Mother Without Child: Contemporary Fiction and the Crisis of Motherhood

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This strategy facilitated a dynamic, iterative relationship between data and methods Backett , and embryonic themes identified through intermediate analysis were incorporated into the second interviews. For example, the interviewer felt that refusing the offer of a drink would not be misinterpreted.

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In one instance, a niece who was unaware of her aunt's condition, was in a bedroom, and the interview stopped each time she entered the interview room. Five respondents preferred to meet at voluntary organisations. This decision often reflected frequent use of the organisations, but one respondent seemed ashamed of her home in a deprived area, associated with drugs. Two of these interviews took place in communal spaces. In one, a worker was present, at the respondent's request, which may have influenced her reflections on the services provided, and accentuated her concern to present herself in a good light.

Seven respondents chose to be interviewed at home, several commenting that this would make them more at ease. However, all took care that the interview could not be overheard. The intensity of this concern was illustrated by one respondent's horrified reaction when she thought, wrongly, that the young son of her neighbours had been listening through the letterbox.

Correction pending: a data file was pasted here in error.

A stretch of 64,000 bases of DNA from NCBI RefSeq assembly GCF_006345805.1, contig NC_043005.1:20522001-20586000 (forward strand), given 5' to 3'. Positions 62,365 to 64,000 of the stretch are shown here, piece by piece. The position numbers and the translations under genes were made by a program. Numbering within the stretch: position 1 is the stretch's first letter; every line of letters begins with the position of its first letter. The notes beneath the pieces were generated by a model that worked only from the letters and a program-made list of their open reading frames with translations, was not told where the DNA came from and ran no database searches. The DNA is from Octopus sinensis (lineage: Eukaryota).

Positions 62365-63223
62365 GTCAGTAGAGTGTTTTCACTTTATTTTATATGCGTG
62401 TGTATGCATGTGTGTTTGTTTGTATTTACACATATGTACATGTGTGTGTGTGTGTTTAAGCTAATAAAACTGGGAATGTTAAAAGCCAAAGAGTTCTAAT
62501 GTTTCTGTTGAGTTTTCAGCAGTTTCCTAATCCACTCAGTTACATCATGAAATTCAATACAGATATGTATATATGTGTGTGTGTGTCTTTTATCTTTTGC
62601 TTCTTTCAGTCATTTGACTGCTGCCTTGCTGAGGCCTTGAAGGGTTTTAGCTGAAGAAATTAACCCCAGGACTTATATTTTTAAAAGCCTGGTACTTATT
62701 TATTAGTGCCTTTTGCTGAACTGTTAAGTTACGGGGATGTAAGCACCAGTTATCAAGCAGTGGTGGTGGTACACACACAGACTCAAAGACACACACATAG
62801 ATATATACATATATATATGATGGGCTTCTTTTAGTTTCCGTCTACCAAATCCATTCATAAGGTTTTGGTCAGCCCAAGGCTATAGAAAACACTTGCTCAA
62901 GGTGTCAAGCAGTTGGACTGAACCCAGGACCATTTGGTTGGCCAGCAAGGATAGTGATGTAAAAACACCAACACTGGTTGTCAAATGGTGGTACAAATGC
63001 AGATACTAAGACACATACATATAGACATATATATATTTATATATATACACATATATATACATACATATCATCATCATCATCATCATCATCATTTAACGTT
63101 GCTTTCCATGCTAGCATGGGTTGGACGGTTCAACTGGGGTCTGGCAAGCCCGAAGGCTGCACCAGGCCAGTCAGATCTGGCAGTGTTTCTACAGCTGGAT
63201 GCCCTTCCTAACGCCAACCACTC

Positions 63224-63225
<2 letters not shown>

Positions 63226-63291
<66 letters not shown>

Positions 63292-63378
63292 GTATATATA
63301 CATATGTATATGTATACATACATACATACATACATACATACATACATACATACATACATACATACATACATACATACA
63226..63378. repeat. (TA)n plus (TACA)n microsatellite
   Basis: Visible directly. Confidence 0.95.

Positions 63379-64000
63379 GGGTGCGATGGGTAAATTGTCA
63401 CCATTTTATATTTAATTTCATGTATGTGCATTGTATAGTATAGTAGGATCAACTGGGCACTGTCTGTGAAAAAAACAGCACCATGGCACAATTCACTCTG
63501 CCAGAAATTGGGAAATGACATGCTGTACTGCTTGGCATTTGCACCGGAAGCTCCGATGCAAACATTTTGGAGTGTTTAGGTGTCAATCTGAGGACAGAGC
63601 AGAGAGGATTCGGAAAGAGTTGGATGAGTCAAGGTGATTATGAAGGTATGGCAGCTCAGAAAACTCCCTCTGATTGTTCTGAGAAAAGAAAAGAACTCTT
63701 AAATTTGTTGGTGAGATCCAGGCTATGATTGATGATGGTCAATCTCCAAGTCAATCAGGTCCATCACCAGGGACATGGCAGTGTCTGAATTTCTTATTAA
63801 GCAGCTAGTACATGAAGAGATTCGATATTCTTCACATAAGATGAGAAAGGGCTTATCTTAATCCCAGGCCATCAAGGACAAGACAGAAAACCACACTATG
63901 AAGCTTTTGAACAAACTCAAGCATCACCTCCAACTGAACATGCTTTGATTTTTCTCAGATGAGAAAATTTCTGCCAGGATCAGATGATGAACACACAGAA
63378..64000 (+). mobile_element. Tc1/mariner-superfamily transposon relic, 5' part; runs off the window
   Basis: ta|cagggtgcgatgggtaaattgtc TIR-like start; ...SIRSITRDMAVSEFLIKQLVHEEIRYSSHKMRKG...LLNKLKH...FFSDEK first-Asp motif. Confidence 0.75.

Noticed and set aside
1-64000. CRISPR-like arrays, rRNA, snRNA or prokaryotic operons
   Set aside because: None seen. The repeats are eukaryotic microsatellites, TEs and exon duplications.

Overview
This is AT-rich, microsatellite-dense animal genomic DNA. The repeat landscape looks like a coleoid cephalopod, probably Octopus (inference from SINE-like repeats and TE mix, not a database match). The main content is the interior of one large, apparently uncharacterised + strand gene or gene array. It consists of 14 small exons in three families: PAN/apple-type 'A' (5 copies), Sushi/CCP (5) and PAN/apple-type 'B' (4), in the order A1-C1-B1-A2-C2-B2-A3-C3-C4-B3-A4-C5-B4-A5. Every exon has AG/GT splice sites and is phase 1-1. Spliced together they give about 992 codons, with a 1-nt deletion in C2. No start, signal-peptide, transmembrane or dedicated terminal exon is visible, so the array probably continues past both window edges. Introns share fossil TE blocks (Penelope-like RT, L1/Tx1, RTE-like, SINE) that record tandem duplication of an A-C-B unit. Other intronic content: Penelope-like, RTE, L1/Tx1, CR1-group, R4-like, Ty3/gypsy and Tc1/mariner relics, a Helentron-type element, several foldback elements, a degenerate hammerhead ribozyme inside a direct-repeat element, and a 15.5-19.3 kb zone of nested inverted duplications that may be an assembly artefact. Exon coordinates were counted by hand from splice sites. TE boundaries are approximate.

A broadly grounded theory approach, as distilled by Seale : informed much of the analysis. Aged between 26 and 44 at the time of the first interviews, the 12 respondents had been diagnosed between and , and had known of their diagnoses for between seven and 13 years. Although none reported current street drug use, six respondents had histories of injection use, three of whom were receiving substitute prescription. The other six respondents, were often critical of drug use and emphasised having been infected by partners, who had not always revealed their history of drug use.

All but three women were brought up in peripheral, deprived housing schemes, associated with Scottish injection heroin use in the early s, and several had experienced multiple bereavements among family and friends. Hazel reflected:. There was 23 of us [. These benefits had enabled some of the respondents, none of whom were homeowners, to move into private tenancies in less deprived areas, reinforcing their concern that landlords should not learn of their condition.

Seven of the respondents had one child, four respondents had two children and one, three children. The children's ages ranged from seven to 22, and all but four were minors.

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In relation to the study of HIV infection specifically, this sample does not reflect current UK conditions in two main respects. They seemed to use the interviews to establish and reinforce their claims to be good mothers, by emphasising their determination to place their children's interests before their own. Many respondents recounted being diagnosed while pregnant, counselled to have late abortions and instances of gross insensitivity by maternity staff.